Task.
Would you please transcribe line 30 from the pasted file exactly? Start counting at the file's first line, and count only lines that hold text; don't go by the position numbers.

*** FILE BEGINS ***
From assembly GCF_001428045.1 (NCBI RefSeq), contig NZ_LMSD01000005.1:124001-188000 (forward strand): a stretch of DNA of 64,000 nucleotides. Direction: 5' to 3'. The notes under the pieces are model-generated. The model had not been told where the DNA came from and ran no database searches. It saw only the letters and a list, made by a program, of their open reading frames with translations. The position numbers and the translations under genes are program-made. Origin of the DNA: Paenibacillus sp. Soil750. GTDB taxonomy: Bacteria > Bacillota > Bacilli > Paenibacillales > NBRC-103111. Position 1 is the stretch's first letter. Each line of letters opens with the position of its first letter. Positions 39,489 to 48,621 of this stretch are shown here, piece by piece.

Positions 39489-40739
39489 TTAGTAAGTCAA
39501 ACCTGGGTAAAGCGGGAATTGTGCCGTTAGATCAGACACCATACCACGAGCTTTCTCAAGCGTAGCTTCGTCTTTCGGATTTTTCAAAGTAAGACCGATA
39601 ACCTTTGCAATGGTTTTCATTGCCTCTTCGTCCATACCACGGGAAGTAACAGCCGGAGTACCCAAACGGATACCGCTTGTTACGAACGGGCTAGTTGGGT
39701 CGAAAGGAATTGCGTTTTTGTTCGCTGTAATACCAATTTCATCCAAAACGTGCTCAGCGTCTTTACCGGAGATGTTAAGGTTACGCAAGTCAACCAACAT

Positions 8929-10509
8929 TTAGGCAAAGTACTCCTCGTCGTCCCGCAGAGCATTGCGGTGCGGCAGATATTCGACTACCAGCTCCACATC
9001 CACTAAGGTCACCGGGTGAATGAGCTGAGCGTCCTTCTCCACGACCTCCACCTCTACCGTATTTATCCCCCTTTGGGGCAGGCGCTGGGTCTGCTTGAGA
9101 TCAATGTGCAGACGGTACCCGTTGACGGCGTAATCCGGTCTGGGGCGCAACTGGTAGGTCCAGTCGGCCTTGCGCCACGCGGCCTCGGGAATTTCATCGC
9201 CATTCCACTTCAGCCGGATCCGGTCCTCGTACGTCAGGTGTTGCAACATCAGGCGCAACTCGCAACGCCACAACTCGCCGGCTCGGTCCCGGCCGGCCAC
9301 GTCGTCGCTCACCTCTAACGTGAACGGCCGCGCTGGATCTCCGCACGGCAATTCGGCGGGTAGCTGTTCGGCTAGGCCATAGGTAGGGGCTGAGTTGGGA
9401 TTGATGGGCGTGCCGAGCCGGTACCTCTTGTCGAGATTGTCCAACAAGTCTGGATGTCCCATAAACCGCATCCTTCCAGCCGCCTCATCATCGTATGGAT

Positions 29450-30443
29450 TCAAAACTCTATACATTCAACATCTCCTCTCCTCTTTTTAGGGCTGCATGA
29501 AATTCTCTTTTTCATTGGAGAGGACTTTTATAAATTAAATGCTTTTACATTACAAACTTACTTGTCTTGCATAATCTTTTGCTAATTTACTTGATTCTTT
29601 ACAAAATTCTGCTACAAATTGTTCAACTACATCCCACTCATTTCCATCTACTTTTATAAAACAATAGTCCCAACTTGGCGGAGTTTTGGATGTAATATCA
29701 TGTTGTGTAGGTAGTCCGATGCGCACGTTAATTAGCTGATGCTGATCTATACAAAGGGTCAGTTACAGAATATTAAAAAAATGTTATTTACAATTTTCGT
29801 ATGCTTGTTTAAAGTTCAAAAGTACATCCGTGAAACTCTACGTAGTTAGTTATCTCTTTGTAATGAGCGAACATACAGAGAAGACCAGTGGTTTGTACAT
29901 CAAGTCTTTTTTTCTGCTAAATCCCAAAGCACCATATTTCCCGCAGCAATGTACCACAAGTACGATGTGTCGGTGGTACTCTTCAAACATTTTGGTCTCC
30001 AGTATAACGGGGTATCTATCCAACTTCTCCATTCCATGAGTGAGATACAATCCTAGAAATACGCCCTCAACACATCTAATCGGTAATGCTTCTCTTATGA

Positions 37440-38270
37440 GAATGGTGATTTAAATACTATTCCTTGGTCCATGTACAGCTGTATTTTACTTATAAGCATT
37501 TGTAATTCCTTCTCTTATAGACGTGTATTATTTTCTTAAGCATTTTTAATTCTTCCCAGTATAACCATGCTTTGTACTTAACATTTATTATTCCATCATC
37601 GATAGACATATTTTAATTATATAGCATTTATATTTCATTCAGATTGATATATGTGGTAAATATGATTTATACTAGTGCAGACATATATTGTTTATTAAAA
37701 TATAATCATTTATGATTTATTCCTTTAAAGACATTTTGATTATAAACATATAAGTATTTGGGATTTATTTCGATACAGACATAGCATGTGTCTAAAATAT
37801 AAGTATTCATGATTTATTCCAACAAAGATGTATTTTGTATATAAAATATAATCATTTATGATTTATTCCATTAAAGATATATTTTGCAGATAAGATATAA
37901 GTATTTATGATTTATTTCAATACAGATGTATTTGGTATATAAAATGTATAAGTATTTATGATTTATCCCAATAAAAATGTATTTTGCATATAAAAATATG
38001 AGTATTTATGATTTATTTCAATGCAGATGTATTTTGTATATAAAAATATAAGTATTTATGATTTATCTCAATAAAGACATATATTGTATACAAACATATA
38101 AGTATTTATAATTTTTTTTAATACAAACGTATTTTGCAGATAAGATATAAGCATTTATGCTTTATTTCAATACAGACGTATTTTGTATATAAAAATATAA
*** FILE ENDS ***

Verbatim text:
38101 AGTATTTATAATTTTTTTTAATACAAACGTATTTTGCAGATAAGATATAAGCATTTATGCTTTATTTCAATACAGACGTATTTTGTATATAAAAATATAA